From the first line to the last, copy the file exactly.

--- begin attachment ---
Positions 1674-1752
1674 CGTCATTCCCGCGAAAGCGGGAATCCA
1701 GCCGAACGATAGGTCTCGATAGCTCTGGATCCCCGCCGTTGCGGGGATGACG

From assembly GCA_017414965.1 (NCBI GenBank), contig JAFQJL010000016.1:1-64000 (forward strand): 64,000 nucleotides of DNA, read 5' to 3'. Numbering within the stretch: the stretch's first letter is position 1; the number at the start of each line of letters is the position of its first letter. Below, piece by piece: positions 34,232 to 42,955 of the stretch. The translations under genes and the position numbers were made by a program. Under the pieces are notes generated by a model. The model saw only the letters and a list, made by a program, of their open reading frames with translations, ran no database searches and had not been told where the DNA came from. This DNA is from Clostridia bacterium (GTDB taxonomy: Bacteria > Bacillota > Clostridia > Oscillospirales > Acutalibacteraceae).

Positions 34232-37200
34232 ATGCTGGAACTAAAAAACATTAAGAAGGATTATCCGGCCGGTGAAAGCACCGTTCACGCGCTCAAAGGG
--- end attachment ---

Positions 1674-1752
1674 CGTCATTCCCGCGAAAGCGGGAATCCA
1701 GCCGAACGATAGGTCTCGATAGCTCTGGATCCCCGCCGTTGCGGGGATGACG

From assembly GCA_017414965.1 (NCBI GenBank), contig JAFQJL010000016.1:1-64000 (forward strand): 64,000 nucleotides of DNA, read 5' to 3'. Numbering within the stretch: the stretch's first letter is position 1; the number at the start of each line of letters is the position of its first letter. Below, piece by piece: positions 34,232 to 42,955 of the stretch. The translations under genes and the position numbers were made by a program. Under the pieces are notes generated by a model. The model saw only the letters and a list, made by a program, of their open reading frames with translations, ran no database searches and had not been told where the DNA came from. This DNA is from Clostridia bacterium (GTDB taxonomy: Bacteria > Bacillota > Clostridia > Oscillospirales > Acutalibacteraceae).

Positions 34232-37200
34232 ATGCTGGAACTAAAAAACATTAAGAAGGATTATCCGGCCGGTGAAAGCACCGTTCACGCGCTCAAAGGG